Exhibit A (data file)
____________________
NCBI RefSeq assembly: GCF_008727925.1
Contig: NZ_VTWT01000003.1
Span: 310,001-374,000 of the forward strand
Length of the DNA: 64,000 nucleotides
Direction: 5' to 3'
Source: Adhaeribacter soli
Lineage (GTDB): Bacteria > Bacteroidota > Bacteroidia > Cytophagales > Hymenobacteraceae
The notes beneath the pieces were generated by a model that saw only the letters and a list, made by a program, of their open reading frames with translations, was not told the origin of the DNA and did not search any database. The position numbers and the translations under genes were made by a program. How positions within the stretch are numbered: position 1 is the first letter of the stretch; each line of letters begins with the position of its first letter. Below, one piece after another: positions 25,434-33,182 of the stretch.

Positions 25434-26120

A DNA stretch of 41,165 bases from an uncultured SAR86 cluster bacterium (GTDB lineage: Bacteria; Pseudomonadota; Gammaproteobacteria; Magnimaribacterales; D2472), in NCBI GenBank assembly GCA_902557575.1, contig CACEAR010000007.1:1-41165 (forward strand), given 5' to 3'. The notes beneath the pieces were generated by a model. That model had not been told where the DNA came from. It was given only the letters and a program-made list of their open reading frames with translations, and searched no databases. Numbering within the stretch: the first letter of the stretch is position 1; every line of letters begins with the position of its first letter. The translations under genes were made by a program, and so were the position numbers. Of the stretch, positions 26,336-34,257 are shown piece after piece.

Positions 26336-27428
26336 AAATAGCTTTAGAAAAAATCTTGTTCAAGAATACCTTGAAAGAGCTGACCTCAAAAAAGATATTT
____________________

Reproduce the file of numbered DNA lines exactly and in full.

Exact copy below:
NCBI RefSeq assembly: GCF_008727925.1
Contig: NZ_VTWT01000003.1
Span: 310,001-374,000 of the forward strand
Length of the DNA: 64,000 nucleotides
Direction: 5' to 3'
Source: Adhaeribacter soli
Lineage (GTDB): Bacteria > Bacteroidota > Bacteroidia > Cytophagales > Hymenobacteraceae
The notes beneath the pieces were generated by a model that saw only the letters and a list, made by a program, of their open reading frames with translations, was not told the origin of the DNA and did not search any database. The position numbers and the translations under genes were made by a program. How positions within the stretch are numbered: position 1 is the first letter of the stretch; each line of letters begins with the position of its first letter. Below, one piece after another: positions 25,434-33,182 of the stretch.

Positions 25434-26120

A DNA stretch of 41,165 bases from an uncultured SAR86 cluster bacterium (GTDB lineage: Bacteria; Pseudomonadota; Gammaproteobacteria; Magnimaribacterales; D2472), in NCBI GenBank assembly GCA_902557575.1, contig CACEAR010000007.1:1-41165 (forward strand), given 5' to 3'. The notes beneath the pieces were generated by a model. That model had not been told where the DNA came from. It was given only the letters and a program-made list of their open reading frames with translations, and searched no databases. Numbering within the stretch: the first letter of the stretch is position 1; every line of letters begins with the position of its first letter. The translations under genes were made by a program, and so were the position numbers. Of the stretch, positions 26,336-34,257 are shown piece after piece.

Positions 26336-27428
26336 AAATAGCTTTAGAAAAAATCTTGTTCAAGAATACCTTGAAAGAGCTGACCTCAAAAAAGATATTT